The coming public inquiry into the collapse of part of the Algo Centre Mall in Elliot Lake will be the first test of Ontario legislation intended to speed up such proceedings and give the government more control over them.
In practical terms, it could mean the quasi-judicial probe will rely a little more on documents and a little less on dramatic public hearings than in years past. The new rules were enacted in 2009, but this is the first provincial inquiry to be called since.
Although the full details of the proceedings, announced in a late-day press release Friday by Premier Dalton McGuinty, have not yet been revealed, a look at previous inquiries offers some idea of what to expect.
First, cabinet will name a commissioner to lead the proceedings and submit a report, and provide him or her with specifics on the inquiry’s scope. Next, the commissioner and a team of lawyers, will interview potential witnesses and sift through documents.
At some point, they will issue notices to people and organizations that will be scrutinized in the inquiry. In this situation, it would likely include everyone from the mall’s owners to government agencies charged with inspecting the building.
These various parties can then request standing in the proceedings, which allows them the right to be represented by lawyers at the public hearings, to cross-examine witnesses and present submissions to the commissioner. Typically, commissioners try to streamline things by encouraging those with common positions to team up rather than duplicate each others’ work, said Toronto lawyer Brian Gover, a veteran of several inquiries including the one into an E. coli outbreak in Walkerton, Ont.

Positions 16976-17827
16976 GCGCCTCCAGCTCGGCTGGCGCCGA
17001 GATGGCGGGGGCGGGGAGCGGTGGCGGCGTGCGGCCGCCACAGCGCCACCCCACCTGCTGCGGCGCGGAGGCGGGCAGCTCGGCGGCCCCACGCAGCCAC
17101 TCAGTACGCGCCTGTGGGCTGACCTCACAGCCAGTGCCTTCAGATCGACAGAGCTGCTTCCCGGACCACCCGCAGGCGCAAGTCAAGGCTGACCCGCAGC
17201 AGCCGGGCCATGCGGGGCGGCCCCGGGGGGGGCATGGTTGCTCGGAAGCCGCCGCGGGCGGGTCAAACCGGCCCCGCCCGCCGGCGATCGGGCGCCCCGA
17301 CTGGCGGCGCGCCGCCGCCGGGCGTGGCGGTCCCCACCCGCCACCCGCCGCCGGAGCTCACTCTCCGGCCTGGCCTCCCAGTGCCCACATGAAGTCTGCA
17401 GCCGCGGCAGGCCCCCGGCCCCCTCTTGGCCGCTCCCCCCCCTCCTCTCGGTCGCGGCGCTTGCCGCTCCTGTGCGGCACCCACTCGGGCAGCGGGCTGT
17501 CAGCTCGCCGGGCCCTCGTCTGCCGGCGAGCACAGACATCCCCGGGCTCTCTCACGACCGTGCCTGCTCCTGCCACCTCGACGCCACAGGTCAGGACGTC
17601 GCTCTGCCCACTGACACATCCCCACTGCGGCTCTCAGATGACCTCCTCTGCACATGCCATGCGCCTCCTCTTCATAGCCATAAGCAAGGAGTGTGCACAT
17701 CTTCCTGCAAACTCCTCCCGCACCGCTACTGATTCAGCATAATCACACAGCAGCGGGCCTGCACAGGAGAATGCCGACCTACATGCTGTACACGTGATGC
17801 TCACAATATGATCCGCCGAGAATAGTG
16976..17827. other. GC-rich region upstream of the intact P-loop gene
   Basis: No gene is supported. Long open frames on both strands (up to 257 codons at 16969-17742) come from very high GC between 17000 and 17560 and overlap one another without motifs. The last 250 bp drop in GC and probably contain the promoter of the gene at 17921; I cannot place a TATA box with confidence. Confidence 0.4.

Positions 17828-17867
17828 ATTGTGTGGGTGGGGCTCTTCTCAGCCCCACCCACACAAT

The 2009 changes were geared toward limiting the length of public hearings, which can be costly, by directing commissioners to make more use of pre-existing information. In this case, this could mean inspection records or reports by engineers on the building’s structural integrity.
“Under the new legislation, there’s more of that trying to dispense with the requirement of testimony and the traditional mechanics of proof whenever you can,” Mr. Gover said.
The province will also have the power to set a deadline for the commissioner to finish his or her report, something it could not do at previous inquiries. Cabinet will not establish a specific timeline, but Mr. Gover points to Walkerton as a benchmark: In that case, the province ordered an inquiry in late May and hearings began less than five months later.
While the commissioner has the power to compel witnesses to testify and order the release of information, the purpose of the inquiry is not to determine criminal or civil liability. Its mission is instead to determine exactly what happened – likely why part of the roof fell in and how the emergency response played out – and make recommendations to avoid a similar tragedy in the future.
It is more of an investigation than a court proceeding, meant to answer the questions arising from the incident, with much of the process played out in public.
“The point is that it’s not an adversarial process,” Mr. Gover said. “This is one of those situations where the public is questioning how this state of affairs could have occurred. It’s a classic example of a government using a public inquiry to get to the bottom of a matter of pressing public concern.”